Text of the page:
All over the web I read that such and such project failed or was resented and sabotaged by ungrateful employees. This seems to be a widespread and dangerous reality/fear.
In IT, the big picture is that total productivity or cost/benefit often results in change. Naturally people avoid change if it means more work/discomfort while adjusting. This should be a temporary phenomenon and with strong leadership and openness everyone in an organization should accept change. Obvious exceptions are those subject to staffing reductions. Growing organizations should not have that problem except in particular segments.
The common wisdom/best practice seems to be to persuade/cajole/sell everyone on the change before making it happen. This seems to be self-defeating. If one spends similar effort to selling the change as making the change, the benefit may well be lost in delay/wasted effort.
In big changes I have made the effort to persuade upstream was minimal, perhaps a meeting and some spreadsheets. Persuading a hundred people downstream would be relatively a huge effort and unnecessary. Any organization attracts employees/members for various reasons, none of which are that underlings tell the bosses what to do. It seems strong leadership needs to support change and the pushback can be handled otherwise.
In my experience, it is sufficient to notify members of an organization that change is happening and why. This should be done at an early stage so that any real problems that higher-ups may not know about can be considered in planning change. Change should be quick. Done gradually, push-back can get organized and dangerous. Mobs are powerful. Individual grumps are not. Change should show immediate benefit. That prevents push-back from getting anywhere. Change should show long-term benefit. Everyone prospers from that.
Two of my favourite changes to IT systems are migration to GNU/Linux and migration to thin clients. Combined, we can have the perfect world that change can be quick and give immediate benefit: logins are faster, opening applications is faster. Such change can be combined with upgraded monitor, keyboard, and mouse to also show immediate benefit. Combining sugar with the medicine is a tried and true technique to fight push-back.
The fastest way to do such migrations is to obtain and configure a GNU/Linux terminal server, probably test it on some folks who invite change and then change every PC to visit the new server. The testing and development stage might take a few weeks but the changeover can be done as rapidly as thick clients can be converted to thin clients. A neat way to do that is to have a server provide LTSP and merely switch BIOS to boot PXE instead of from the hard drive. One can save some power by disconnecting hard drives at the same time. This takes only a few minutes per desktop PC and small organizations can easily do the change on a weekend. To the extent that larger organizations are modular, they could as well although coordination would be more difficult.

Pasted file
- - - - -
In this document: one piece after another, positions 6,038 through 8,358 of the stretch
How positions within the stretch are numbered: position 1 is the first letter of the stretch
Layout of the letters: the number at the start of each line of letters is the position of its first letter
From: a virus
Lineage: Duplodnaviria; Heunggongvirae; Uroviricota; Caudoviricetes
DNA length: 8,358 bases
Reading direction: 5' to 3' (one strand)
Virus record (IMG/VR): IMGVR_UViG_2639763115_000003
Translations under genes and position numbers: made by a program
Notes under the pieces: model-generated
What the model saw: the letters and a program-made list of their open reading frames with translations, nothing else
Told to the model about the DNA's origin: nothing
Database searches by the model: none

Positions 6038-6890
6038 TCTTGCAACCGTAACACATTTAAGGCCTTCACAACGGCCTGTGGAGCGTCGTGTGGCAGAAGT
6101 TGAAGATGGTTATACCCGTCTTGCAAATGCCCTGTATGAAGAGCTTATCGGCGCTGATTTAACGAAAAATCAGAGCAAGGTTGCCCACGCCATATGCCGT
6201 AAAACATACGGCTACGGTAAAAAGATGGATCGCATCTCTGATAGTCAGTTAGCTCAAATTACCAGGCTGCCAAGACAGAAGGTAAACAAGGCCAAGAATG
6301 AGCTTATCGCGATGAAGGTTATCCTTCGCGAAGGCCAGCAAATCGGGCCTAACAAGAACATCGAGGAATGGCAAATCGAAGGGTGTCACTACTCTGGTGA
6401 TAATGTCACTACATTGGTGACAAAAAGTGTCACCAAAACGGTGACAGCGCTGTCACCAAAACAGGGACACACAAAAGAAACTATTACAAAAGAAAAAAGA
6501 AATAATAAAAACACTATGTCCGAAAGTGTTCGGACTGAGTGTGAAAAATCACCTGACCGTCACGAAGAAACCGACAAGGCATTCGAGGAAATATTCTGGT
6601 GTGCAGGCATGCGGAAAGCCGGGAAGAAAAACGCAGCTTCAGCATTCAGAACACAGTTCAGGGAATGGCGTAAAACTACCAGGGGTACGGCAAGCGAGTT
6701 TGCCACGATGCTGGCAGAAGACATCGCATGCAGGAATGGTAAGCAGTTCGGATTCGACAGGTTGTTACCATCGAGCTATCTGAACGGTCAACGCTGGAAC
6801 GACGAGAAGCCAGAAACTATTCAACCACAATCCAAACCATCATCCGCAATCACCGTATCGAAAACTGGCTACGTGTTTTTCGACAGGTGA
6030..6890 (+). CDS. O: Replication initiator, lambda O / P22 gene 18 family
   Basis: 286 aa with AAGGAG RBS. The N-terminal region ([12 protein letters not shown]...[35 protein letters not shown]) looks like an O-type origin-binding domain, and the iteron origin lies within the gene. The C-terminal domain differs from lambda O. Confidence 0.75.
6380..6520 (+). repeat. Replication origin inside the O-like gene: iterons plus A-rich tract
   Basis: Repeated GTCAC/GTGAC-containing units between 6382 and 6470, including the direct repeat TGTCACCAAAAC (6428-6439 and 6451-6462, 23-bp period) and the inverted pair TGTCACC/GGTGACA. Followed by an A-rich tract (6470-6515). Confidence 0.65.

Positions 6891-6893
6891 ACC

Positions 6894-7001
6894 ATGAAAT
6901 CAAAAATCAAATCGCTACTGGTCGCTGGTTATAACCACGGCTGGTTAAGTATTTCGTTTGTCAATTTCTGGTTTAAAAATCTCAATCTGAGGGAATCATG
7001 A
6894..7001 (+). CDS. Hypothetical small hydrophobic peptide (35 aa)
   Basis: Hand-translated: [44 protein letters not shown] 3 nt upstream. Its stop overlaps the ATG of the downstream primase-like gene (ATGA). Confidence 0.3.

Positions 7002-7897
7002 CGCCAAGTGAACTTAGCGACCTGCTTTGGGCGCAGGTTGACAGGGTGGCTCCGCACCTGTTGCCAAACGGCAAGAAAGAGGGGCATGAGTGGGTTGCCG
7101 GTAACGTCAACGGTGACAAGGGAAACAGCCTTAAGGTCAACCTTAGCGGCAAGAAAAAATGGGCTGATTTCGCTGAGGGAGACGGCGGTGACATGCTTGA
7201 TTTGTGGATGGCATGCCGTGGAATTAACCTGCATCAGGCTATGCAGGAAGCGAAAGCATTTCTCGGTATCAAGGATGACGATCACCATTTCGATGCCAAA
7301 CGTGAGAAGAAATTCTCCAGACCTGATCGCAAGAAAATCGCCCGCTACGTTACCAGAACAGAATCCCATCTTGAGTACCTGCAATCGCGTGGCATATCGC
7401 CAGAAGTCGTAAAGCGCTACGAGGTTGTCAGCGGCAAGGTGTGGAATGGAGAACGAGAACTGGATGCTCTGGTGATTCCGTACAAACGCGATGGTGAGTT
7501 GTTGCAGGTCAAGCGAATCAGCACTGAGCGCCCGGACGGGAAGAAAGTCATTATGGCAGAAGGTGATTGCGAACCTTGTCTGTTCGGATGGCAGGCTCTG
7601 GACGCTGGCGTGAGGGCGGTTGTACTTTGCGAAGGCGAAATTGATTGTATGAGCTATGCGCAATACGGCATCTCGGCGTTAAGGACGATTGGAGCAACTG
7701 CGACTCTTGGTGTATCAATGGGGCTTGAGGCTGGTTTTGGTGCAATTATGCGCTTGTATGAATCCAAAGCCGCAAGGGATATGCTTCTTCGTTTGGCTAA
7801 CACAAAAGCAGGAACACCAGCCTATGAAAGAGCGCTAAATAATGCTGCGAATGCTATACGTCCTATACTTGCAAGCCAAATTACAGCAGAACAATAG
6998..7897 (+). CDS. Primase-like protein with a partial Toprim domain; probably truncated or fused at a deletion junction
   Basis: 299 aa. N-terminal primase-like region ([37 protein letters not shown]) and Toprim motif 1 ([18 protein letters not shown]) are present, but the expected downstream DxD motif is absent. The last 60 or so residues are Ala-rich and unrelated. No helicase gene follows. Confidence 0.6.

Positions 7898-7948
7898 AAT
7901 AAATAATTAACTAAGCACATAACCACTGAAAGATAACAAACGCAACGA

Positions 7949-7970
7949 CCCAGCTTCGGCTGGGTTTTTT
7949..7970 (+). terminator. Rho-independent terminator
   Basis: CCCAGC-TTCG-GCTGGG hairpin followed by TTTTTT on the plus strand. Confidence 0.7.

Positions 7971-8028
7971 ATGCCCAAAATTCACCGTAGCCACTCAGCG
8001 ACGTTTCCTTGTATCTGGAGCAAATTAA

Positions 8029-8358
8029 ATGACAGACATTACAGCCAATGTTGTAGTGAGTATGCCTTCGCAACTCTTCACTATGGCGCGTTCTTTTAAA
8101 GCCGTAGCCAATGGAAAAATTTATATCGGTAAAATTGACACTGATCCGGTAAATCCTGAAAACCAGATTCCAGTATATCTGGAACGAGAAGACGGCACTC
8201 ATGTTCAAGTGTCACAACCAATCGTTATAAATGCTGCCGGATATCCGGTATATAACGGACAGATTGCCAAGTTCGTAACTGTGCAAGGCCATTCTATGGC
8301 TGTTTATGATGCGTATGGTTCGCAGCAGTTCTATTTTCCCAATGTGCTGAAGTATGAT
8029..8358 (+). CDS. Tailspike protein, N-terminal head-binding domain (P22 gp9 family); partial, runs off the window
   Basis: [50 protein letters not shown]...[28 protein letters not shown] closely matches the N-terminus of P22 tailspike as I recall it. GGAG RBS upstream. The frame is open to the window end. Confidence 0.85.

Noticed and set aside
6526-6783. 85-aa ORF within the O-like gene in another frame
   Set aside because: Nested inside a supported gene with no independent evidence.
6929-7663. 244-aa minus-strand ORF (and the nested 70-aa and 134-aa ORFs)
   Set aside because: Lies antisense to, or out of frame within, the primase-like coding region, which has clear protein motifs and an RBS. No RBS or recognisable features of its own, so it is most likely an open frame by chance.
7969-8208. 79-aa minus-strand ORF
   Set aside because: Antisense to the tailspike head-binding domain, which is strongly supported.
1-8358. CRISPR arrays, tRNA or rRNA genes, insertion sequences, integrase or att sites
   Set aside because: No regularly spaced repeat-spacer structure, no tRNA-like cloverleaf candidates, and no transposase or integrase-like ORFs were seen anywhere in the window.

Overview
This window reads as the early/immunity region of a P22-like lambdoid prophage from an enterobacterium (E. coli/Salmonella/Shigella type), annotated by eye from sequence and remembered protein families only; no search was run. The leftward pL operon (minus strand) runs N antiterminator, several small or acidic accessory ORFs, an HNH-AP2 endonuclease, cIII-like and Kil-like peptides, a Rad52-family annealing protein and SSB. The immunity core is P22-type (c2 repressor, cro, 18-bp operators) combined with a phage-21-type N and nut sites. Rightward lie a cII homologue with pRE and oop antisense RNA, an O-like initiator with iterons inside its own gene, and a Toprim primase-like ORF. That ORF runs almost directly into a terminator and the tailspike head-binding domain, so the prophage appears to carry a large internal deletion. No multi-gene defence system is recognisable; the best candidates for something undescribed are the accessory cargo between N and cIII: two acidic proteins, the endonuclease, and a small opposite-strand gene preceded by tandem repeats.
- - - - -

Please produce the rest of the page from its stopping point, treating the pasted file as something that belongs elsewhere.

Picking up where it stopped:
Every business and every non-profit organization needs to minimize the cost of operation to maximize benefits. Going lean in IT is one way to do that. Many organizations can cut the annual cost of IT from $300 per PC to $30 per PC with the change from that other OS to GNU/Linux on thin clients. They get a factor of 3 lower cost of hardware and manpower just by going with thin clients and a similar factor for going with GNU/Linux. The immediate benefits are huge. The long-term benefits are larger.
Consider an organization with 100 PCs going from 3-year refreshes and that other OS to 9-year refreshes and thin clients. Server licensing for that other OS is something like $1000+$40 per client just for file/print/authentication and some management. Server configuration for a GNU/Linux terminal server is about half-hour more work than configuring a normal PC, making LTSP work and creating accounts. You do that once with GNU/Linux and three times with that other OS.
Costs over 9 years (3 cycles for thick and 1 cycle for thin)
|Item||Thick TOS||Thin GNU|
One can, of course, argue about particular items. I am assuming one full-time body at $30000 per year to hover over that other OS and one part-time body for the GNU/Linux system. It’s basically a single PC instead of 100. The lower manpower requirement is based on the longer up-time of GNU/Linux, less malware and centralized software management.
Schools of this size typically have GNU/Linux purring quietly or that other OS with a large percentage of machines down at any one time. I have been in schools where itinerant IT came every few weeks and in one day of work could not catch up with the workload with that other OS. They needed full-time support but had 10% coverage and it was not nearly enough. Where I worked this past year, no GNU/Linux system failed in the last half-year with 75 PCs running GNU/Linux. Of course, I did bork a few systems tinkering with them but they would not have gone down if I had not been there… 😉 I had a full-time teaching job and IT was “other duties as assigned”.